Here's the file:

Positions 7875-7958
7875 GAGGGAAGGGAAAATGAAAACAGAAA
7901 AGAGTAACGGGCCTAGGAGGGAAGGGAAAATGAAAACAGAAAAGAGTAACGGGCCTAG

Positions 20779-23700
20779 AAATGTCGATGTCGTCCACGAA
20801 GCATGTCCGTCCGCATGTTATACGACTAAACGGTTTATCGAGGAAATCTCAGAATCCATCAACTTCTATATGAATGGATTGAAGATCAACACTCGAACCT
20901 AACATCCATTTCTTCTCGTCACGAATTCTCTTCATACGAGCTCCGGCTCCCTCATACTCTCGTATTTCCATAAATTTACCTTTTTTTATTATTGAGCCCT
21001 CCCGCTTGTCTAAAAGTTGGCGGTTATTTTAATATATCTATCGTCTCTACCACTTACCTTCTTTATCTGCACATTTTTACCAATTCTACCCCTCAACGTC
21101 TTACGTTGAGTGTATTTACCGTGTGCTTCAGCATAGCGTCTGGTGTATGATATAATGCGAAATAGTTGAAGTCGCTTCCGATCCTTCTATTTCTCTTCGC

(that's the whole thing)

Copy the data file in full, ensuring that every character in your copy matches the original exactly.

Positions 7875-7958
7875 GAGGGAAGGGAAAATGAAAACAGAAA
7901 AGAGTAACGGGCCTAGGAGGGAAGGGAAAATGAAAACAGAAAAGAGTAACGGGCCTAG

Positions 20779-23700
20779 AAATGTCGATGTCGTCCACGAA
20801 GCATGTCCGTCCGCATGTTATACGACTAAACGGTTTATCGAGGAAATCTCAGAATCCATCAACTTCTATATGAATGGATTGAAGATCAACACTCGAACCT
20901 AACATCCATTTCTTCTCGTCACGAATTCTCTTCATACGAGCTCCGGCTCCCTCATACTCTCGTATTTCCATAAATTTACCTTTTTTTATTATTGAGCCCT
21001 CCCGCTTGTCTAAAAGTTGGCGGTTATTTTAATATATCTATCGTCTCTACCACTTACCTTCTTTATCTGCACATTTTTACCAATTCTACCCCTCAACGTC
21101 TTACGTTGAGTGTATTTACCGTGTGCTTCAGCATAGCGTCTGGTGTATGATATAATGCGAAATAGTTGAAGTCGCTTCCGATCCTTCTATTTCTCTTCGC